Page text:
Frequently Asked Questions

Patient Education

We want our patients to learn all they can about their own oral health, including correct flossing & brushing techniques, understanding consequences of clinching or grinding teeth, the use of night guards & mouth guards, avoiding tooth decay, eliminating bad breath… and much more! Go to for specific Oral Health information regarding Pregnancy, Babies & Kids, Preteens & Teens, Adults under 40, Adults 40-60, and Adults over 60

What should I do for bad breath?

There are various reasons one may have bad breath. But in healthy people, the major reason is due to microbial deposits on the tongue, especially the back of the tongue. Studies show that simply brushing the tongue reduces bad breath by as much as 70%.

How often should I brush & floss?

Flossing and brushing help control plaque and bacteria that cause dental disease. Plaque is a film of food debris, bacteria, and saliva that sticks to the teeth & gums. Plaque formation and growth is continuous and can only be controlled by regular brushing, flossing, and the use of other dental aids.

How often should I have a dental exam and cleaning?

Your teeth should be checked and cleaned at least twice a year, though your dentist or hygienist may recommend more frequent visits. Regular dental exams and cleaning visits are essential in preventing dental problems and maintaining the health of your teeth and gums.

How can I tell if I have gingivitis or periodontitis (gum disease)?

Four out of five people have periodontal disease and don’t know it. Most are not aware of it because the disease is painless in the early stages. Unlike tooth decay, which often causes discomfort, it’s possible to have periodontal disease without noticeable symptoms. Having regular dental check-ups and periodontal examinations is important and will help detect if periodontal problems exist. Periodontal disease begins when plaque, a sticky, colorless, film of bacteria, food debris, and saliva, is left on the teeth and gums. The bacteria produce toxins (acids) that inflame gums and slowly destroy the bone. Brushing and flossing regularly and properly will ensure that plaque is not left behind to do its damage.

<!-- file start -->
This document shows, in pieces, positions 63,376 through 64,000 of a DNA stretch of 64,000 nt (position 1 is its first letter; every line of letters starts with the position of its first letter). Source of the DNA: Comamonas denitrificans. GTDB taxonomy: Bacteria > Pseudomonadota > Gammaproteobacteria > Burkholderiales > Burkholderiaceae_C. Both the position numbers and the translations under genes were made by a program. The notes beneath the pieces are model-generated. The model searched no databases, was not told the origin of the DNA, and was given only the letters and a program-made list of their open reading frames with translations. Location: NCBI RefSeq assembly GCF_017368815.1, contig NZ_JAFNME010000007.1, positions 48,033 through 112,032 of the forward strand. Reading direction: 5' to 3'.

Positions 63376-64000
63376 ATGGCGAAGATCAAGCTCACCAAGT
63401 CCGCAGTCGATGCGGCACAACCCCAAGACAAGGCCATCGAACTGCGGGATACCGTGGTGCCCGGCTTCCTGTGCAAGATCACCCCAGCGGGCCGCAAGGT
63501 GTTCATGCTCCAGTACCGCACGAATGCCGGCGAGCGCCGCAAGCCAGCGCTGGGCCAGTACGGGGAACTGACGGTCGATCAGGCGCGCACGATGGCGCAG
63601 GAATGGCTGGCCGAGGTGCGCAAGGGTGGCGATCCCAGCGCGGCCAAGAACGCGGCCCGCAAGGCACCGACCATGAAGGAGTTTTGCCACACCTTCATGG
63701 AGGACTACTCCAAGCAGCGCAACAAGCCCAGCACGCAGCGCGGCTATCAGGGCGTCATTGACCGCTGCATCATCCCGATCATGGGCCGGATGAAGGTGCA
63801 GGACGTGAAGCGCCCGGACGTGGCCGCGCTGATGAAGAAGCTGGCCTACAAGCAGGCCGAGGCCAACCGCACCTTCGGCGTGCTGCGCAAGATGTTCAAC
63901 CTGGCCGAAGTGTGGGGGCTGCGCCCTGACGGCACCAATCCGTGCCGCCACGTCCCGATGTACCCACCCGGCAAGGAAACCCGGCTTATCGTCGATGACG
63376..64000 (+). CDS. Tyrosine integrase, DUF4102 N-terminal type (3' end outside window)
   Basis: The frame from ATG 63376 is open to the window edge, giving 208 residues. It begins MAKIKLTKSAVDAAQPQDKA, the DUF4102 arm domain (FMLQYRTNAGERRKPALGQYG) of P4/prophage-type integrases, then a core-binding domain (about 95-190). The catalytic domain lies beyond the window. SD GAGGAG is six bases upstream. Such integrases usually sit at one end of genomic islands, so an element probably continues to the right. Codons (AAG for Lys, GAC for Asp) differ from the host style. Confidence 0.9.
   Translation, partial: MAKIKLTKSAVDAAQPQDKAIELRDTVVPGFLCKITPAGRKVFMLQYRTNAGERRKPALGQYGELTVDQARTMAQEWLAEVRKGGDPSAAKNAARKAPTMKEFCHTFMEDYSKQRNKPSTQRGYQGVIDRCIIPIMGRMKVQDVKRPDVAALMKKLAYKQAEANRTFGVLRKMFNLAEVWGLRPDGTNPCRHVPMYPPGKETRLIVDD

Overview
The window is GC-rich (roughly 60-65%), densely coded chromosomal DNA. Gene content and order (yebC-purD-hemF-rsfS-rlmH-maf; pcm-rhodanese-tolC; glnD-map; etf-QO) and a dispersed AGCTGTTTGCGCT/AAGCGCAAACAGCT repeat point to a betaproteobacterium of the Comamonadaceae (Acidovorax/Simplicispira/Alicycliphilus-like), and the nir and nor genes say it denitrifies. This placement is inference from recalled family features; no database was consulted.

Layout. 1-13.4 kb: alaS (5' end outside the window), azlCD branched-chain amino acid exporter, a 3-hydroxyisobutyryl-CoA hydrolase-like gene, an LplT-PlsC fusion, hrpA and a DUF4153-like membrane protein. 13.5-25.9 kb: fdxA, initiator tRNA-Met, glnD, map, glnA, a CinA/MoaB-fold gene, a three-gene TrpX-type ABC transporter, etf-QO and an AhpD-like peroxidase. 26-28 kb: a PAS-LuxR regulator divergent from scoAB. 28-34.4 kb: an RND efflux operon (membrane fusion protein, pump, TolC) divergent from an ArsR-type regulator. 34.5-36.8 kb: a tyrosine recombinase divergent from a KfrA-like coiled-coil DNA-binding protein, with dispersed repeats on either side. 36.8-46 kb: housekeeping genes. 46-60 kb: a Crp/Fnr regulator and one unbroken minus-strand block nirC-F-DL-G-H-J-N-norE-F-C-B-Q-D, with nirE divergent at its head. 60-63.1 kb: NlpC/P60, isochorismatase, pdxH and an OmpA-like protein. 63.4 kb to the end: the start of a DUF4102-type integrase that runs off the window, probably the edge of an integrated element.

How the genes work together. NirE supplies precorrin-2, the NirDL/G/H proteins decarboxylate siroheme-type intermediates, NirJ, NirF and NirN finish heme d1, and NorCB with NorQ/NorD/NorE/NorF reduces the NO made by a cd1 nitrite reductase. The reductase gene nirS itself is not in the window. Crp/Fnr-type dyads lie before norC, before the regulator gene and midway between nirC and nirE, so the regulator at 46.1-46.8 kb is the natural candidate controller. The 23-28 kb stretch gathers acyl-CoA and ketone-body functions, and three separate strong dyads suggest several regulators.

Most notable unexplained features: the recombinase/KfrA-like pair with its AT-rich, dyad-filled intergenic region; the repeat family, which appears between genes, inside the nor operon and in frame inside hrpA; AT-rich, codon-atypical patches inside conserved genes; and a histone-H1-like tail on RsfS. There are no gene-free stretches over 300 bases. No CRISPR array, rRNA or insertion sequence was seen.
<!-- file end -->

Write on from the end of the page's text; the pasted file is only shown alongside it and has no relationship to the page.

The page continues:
Why is it important to use floss?

Brushing our teeth removes food particles, plaque, and bacteria from all tooth surfaces, except in between the teeth. Unfortunately, our toothbrushes can’t reach these areas that are highly susceptible to decay and periodontal (gum) disease. Daily flossing is the best way to clean between the teeth and under the gum line. Flossing not only helps clean these spaces, it disrupts plaque colonies from building up, preventing damage to the gums, teeth, and bone. When plaque is not removed above and below the gum line, it hardens and runs into calculus (tartar). This will further irritate and inflame the gums and also slowly destroy the bone. This is the beginning of periodontal disease.

What can I do about stained or discolored teeth?

Professional teeth whitening (or bleaching) is a simple, non-invasive dental treatment used to change the color of natural tooth enamel, and is an ideal way to enhance the beauty of your smile. Over-the-counter products are also available, but they are much less effective than professional treatments and may not be approved by the American Dental Association (ADA). As we age, the outer layer of tooth enamel wears away, eventually revealing a darker or yellow shade. The color of our teeth also comes from the inside of the tooth, which may become darker over time. Smoking, drinking coffee, tea, and wine may also contribute to tooth discoloration, making our teeth yellow and dull. It is important to have your teeth evaluated by your dentist to determine if you are a good candidate for bleaching.

May I bring my young children to the office, while I am receiving my dental treatments and/or procedures?

Due to staffing and liabilities, Gibbs Dentistry is unable to provide supervision and care for your young children during parental treatment. Please arrange supervision for your young children, prior to your visit to our office for dental care.

Are X-rays really necessary?

YES. Exams consist of two parts. The first is X-rays which are used to diagnose & detect cavities between teeth and below gums which cannot be seen by the naked eye. X-rays also detect loss of bone, abnormalities in jaw structure and diseases that may not be visible during an oral exam.

Is there an after hours emergency phone number?

YES. Emergency After Hours, Holidays & Weekends, please call 252-639-8171. Note: this special phone number is for established patients of Gibbs Dentistry only.